Ischemic mitral regurgitation (IMR) affects 1.6 to 2.8 million Americans and increases mortality even when mild. There is a strong graded relationship between the severity of IMR and reduced survival. Valve incompetence in IMR occurs due to a variable combination of leaflet tethering and annular dilation. Mitral valve (MV) repair with undersized annuloplasty rings has become the preferred treatment;however, while annuloplasty effectively addresses annular dilatation, it does not improve and may exacerbate leaflet tethering. MV repair is associated with a 30% recurrence rate of significant IMR (e2+) within 6 months after surgery. This high recurrence rate significantly limits the efficacy of MV repair for IMR. It is likely that a standardized and reliably efficacious surgical therapeutic approach to IMR will not be achievable until the confounding phenomena of recurrent mitral regurgitation can be better understood and subsequently neutralized. A patient-specific approach to treatment, guided by preoperative imaging-based risk stratification for recurrent IMR, is apt to be the best means for achieving this important goal. It is the intent of the proposed project to develop such a tool for risk stratification. The central hypothesis of this proposal is that the degree of pre-repair mitral leaflet tethering determines the degree of recurrent mitral regurgitation after ring annuloplasty for IMR. We further hypothesize that leaflet tethering can be effectively quantified preoperatively by echocardiography and that three-dimensional echocardiography (3DE) is superior to standard two-dimensional echocardiography (2DE) for predicting the degree of recurrent IMR. The proposed study seeks to develop echocardiographic techniques to predict, preoperatively, the degree of recurrent IMR that can be expected for an individual patient within the first year after surgery. The anticipated results of the proposed study will allow surgeons to determine which IMR patients are best treated with standard MV repair (i.e. ring annuloplasty) and which are better served by valve replacement. Such an approach will limit recurrent IMR and simultaneously maximize the number of patients who realize the benefits of MV repair. Both results will improve clinical outcomes. We propose to enroll 378 patients at three high-volume cardiac surgical centers over a 5 year period. Intraoperative 2DE and 3DE parameters will be correlated with the degree of recurrent IMR at 6 and 12 months after surgery.

Public Health Relevance

This study seeks to develop echocardiographic-based analytic tool to predict, preoperatively, the degree of recurrent IMR after mitral valve repair surgery. The results of this study will allow surgeons to identify patients who are likely to fail mitral valve repair and who would be better served by valve replacement. This approach will limit recurrent IMR and simultaneously maximize the number of patients who realize the benefits of mitral valve repair.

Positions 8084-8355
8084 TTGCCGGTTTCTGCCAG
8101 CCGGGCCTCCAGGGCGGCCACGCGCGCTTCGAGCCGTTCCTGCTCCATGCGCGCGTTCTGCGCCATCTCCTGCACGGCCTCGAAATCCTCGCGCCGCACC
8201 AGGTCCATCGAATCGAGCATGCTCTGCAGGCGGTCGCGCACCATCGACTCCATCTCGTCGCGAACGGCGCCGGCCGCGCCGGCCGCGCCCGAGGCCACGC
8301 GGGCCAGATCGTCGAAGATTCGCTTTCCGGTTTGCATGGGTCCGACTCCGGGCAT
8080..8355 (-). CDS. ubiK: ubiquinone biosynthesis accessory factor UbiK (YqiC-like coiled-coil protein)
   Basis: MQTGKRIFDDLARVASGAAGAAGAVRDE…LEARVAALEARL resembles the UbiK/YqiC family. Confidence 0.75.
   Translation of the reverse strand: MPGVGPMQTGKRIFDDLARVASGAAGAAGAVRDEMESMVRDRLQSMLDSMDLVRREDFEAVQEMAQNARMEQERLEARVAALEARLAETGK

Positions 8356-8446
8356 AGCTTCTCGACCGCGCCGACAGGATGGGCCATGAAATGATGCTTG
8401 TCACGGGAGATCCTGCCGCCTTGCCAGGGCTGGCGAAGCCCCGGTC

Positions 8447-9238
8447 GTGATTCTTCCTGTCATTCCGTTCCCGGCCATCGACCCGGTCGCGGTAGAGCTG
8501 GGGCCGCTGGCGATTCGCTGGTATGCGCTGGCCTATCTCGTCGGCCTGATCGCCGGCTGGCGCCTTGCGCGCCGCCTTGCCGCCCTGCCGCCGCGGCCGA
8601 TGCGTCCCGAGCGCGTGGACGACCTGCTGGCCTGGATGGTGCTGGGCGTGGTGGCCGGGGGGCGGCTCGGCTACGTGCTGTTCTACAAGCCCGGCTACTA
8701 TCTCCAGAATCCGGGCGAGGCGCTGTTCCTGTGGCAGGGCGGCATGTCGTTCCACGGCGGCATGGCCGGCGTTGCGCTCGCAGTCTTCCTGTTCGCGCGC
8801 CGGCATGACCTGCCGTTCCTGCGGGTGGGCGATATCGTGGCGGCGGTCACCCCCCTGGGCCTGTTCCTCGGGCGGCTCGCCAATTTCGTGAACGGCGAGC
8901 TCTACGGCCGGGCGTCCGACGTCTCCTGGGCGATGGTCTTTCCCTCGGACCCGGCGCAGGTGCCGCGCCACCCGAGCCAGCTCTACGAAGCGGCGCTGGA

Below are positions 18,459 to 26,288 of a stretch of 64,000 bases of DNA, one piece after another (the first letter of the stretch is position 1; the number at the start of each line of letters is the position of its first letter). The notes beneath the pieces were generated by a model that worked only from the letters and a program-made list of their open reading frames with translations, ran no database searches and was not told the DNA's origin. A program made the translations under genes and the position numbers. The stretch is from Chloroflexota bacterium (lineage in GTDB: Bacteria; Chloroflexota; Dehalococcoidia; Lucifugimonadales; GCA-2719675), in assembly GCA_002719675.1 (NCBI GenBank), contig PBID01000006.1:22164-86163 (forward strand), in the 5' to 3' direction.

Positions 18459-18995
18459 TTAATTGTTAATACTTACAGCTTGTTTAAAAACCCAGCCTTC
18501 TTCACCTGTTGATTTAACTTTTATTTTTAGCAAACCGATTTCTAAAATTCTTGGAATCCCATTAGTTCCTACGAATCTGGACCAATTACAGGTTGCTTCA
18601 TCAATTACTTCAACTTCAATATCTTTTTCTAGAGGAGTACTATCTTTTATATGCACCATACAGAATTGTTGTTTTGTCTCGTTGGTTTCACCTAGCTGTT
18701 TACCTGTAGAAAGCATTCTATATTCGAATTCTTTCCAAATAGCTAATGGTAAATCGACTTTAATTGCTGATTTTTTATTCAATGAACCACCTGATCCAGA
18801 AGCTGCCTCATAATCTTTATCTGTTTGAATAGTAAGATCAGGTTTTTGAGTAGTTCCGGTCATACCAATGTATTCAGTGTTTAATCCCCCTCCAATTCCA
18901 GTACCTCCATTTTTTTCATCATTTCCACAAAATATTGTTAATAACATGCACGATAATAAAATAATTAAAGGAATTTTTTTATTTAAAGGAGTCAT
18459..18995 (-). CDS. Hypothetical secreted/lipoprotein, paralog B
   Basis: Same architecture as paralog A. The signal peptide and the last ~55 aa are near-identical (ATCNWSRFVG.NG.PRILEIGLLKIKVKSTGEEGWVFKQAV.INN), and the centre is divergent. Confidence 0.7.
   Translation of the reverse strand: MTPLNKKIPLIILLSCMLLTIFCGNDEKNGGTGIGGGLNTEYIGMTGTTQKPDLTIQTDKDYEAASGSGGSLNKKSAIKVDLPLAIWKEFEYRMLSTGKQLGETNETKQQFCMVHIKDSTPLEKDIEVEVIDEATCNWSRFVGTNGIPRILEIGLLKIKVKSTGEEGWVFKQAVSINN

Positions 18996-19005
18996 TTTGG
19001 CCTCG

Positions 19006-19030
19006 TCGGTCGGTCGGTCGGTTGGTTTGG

National Institute of Health (NIH)
National Heart, Lung, and Blood Institute (NHLBI)
Research Project (R01)
Project #
Application #
Study Section
Bioengineering, Technology and Surgical Sciences Study Section (BTSS)
Program Officer
Evans, Frank
Project Start
Project End
Budget Start
Budget End
Support Year
Fiscal Year
Total Cost
Indirect Cost
University of Pennsylvania
Schools of Medicine
United States
Zip Code
Contijoch, Francisco; Witschey, Walter R T; Rogers, Kelly et al. (2016) Impact of end-diastolic and end-systolic phase selection in the volumetric evaluation of cardiac MRI. J Magn Reson Imaging 43:585-93
Bouma, Wobbe; Lai, Eric K; Levack, Melissa M et al. (2016) Preoperative Three-Dimensional Valve Analysis Predicts Recurrent Ischemic Mitral Regurgitation After Mitral Annuloplasty. Ann Thorac Surg 101:567-75; discussion 575
Wijdh-den Hamer, Inez J; Bouma, Wobbe; Lai, Eric K et al. (2016) The value of preoperative 3-dimensional over 2-dimensional valve analysis in predicting recurrent ischemic mitral regurgitation after mitral annuloplasty. J Thorac Cardiovasc Surg 152:847-59
Contijoch, Francisco; Rogers, Kelly; Rears, Hannah et al. (2016) Quantification of Left Ventricular Function With Premature Ventricular Complexes Reveals Variable Hemodynamics. Circ Arrhythm Electrophysiol 9:e003520
Contijoch, Francisco J; Witschey, Walter R T; McGarvey, Jeremy et al. (2016) Slice-by-Slice Pressure-Volume Loop Analysis Demonstrates Native Differences in Regional Cardiac Contractility and Response to Inotropic Agents. Ann Thorac Surg 102:796-802
Lee, Chung-Hao; Carruthers, Christopher A; Ayoub, Salma et al. (2015) Quantification and simulation of layer-specific mitral valve interstitial cells deformation under physiological loading. J Theor Biol 373:26-39
Pouch, Alison M; Tian, Sijie; Takabe, Manabu et al. (2015) Segmentation of the Aortic Valve Apparatus in 3D Echocardiographic Images: Deformable Modeling of a Branching Medial Structure. Stat Atlases Comput Models Heart 8896:196-203
McGarvey, Jeremy R; Kondo, Norihiro; Witschey, Walter R T et al. (2015) Injectable microsphere gel progressively improves global ventricular function, regional contractile strain, and mitral regurgitation after myocardial infarction. Ann Thorac Surg 99:597-603
Contijoch, Francisco; Witschey, Walter R T; Rogers, Kelly et al. (2015) User-initialized active contour segmentation and golden-angle real-time cardiovascular magnetic resonance enable accurate assessment of LV function in patients with sinus rhythm and arrhythmias. J Cardiovasc Magn Reson 17:37
Altmayer, Stephan P L; Teeuwen, Laurens A; Gorman, Robert C et al. (2015) RV mass measurement at end-systole: Improved accuracy, Reproducibility, and reduced segmentation time. J Magn Reson Imaging 42:1291-6

Showing the most recent 10 out of 68 publications